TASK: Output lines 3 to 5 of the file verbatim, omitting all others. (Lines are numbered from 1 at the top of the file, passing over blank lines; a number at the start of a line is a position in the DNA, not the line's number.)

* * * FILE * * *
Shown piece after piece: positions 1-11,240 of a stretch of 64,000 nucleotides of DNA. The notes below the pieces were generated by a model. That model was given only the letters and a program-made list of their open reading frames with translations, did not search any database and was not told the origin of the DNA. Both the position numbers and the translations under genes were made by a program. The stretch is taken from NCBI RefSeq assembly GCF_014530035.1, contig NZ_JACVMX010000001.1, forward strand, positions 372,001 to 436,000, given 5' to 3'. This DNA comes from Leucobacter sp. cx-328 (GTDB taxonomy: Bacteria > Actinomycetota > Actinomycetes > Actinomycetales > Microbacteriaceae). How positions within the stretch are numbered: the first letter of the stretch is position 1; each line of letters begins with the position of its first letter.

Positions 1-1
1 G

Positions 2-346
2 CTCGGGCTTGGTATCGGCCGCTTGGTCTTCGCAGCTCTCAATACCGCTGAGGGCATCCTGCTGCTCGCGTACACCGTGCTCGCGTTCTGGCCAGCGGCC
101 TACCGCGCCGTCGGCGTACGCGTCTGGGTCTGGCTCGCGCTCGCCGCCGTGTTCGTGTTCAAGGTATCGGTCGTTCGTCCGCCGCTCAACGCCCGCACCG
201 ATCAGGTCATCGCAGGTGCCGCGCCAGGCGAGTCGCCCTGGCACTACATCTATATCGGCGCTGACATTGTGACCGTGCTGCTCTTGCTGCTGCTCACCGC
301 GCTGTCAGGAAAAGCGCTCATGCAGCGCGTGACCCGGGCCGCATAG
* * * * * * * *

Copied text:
1 G

Positions 2-346
2 CTCGGGCTTGGTATCGGCCGCTTGGTCTTCGCAGCTCTCAATACCGCTGAGGGCATCCTGCTGCTCGCGTACACCGTGCTCGCGTTCTGGCCAGCGGCC